4. Bai, Junfei & Wahl, Thomas I. & McCluskey, Jill J., 2008. "Fluid milk consumption in urban Qingdao, China," Australian Journal of Agricultural and Resource Economics, Australian Agricultural and Resource Economics Society, vol. 52(2), June.
  5. Crampes, Claude & Hollander, Abraham, 1995. "Duopoly and quality standards," European Economic Review, Elsevier, vol. 39(1), pages 71-82, January.
  6. Yanhong H. Jin & David Zilberman & Amir Heiman, 2008. "Choosing Brands: Fresh Produce versus Other Products," American Journal of Agricultural Economics, Agricultural and Applied Economics Association, vol. 90(2), pages 463-475.
  7. Valletti, Tommaso M, 2000. "Minimum Quality Standards under Cournot Competition," Journal of Regulatory Economics, Springer, vol. 18(3), pages 235-245, November.
Full references (including those not matched with items on IDEAS)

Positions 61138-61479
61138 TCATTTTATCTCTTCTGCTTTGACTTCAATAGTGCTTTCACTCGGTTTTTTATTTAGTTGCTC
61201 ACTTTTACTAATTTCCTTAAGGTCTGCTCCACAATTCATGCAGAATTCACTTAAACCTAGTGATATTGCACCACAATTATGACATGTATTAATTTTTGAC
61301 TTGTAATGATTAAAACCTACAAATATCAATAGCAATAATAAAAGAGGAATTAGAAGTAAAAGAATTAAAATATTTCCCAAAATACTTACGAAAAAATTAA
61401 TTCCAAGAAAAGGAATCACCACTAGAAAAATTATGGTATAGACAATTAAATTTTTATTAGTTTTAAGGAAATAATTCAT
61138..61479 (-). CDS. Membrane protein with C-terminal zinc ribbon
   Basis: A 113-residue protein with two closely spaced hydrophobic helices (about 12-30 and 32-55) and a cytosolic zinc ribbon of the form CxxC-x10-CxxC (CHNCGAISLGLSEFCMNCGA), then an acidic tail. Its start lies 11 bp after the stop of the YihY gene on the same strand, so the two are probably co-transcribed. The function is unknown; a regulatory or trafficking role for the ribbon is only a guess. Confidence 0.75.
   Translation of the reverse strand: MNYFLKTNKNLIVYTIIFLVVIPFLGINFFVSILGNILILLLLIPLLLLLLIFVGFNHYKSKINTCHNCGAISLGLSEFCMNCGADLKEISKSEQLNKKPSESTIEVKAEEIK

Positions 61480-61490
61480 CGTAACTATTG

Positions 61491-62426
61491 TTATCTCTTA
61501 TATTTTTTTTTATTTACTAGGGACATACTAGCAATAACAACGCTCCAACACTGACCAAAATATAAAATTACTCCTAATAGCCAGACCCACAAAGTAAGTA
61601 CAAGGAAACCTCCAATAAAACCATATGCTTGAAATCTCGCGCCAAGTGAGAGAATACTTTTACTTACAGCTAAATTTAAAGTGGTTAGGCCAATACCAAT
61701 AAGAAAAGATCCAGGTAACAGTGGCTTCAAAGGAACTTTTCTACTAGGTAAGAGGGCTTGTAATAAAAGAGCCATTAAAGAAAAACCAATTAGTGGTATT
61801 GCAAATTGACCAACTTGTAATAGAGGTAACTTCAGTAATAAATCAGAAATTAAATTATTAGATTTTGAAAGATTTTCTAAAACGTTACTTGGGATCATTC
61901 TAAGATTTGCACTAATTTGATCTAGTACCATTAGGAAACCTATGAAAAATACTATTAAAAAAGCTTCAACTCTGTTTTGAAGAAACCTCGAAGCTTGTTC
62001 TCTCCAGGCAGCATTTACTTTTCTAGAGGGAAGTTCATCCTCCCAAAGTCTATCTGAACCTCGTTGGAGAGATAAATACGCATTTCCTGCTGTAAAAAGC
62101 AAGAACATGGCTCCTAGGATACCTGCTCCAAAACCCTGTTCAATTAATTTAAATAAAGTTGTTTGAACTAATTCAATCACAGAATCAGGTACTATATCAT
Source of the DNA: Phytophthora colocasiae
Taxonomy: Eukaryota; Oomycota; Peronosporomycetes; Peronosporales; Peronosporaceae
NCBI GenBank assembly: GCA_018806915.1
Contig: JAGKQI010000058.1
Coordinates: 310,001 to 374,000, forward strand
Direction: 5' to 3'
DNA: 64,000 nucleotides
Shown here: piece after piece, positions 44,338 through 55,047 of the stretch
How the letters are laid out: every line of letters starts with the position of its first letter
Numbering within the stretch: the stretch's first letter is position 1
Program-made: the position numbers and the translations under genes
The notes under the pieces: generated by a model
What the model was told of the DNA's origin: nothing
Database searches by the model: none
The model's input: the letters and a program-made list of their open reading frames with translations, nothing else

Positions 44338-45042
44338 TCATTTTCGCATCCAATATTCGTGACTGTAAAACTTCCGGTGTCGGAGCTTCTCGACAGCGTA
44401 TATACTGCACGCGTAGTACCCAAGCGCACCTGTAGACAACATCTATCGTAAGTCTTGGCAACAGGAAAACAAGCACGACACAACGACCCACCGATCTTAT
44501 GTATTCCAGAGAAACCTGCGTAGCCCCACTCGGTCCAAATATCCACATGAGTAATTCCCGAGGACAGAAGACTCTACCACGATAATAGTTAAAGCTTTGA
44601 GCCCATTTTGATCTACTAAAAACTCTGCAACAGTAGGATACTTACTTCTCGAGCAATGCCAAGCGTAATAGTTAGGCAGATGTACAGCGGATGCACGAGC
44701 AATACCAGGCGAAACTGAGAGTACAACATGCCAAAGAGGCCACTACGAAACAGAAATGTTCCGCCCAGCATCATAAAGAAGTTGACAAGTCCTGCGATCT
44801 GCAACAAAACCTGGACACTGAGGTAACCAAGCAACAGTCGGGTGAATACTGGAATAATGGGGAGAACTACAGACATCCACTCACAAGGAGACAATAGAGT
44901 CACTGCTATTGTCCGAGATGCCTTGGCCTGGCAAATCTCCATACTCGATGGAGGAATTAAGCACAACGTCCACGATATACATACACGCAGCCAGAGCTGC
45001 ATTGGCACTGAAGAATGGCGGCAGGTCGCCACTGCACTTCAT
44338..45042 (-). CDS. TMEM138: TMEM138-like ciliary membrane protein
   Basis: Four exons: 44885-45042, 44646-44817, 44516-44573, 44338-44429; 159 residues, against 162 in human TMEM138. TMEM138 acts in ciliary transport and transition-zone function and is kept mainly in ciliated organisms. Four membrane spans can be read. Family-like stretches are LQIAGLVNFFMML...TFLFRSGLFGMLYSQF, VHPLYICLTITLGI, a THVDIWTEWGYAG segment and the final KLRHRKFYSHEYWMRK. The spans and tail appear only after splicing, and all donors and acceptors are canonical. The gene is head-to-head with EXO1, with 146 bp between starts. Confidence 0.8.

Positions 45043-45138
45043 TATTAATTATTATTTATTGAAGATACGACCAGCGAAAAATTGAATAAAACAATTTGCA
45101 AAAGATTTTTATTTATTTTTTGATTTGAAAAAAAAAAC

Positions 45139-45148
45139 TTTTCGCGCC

This item is not listed on Wikipedia, on a reading list or among the top items on IDEAS.

When requesting a correction, please mention this item's handle: RePEc:ags:aaea11:103766. See general information about how to correct material in RePEc.

For technical questions regarding this item, or to correct its authors, title, abstract, bibliographic or download information, contact: (AgEcon Search)

If you have authored this item and are not yet registered with RePEc, we encourage you to do it here. This allows to link your profile to this item. It also allows you to accept potential citations to this item that we are uncertain about.

If references are entirely missing, you can add them using this form.

If the full references list an item that is present in RePEc, but the system did not link to it, you can help with this form.

If you know of missing items citing this one, you can help us creating those links by adding the relevant references in the same way as above, for each refering item. If you are a registered author of this item, you may also want to check the "citations" tab in your profile, as there may be some citations waiting for confirmation.

Please note that corrections may take a couple of weeks to filter through the various RePEc services.

This information is provided to you by IDEAS at the Research Division of the Federal Reserve Bank of St. Louis using RePEc data.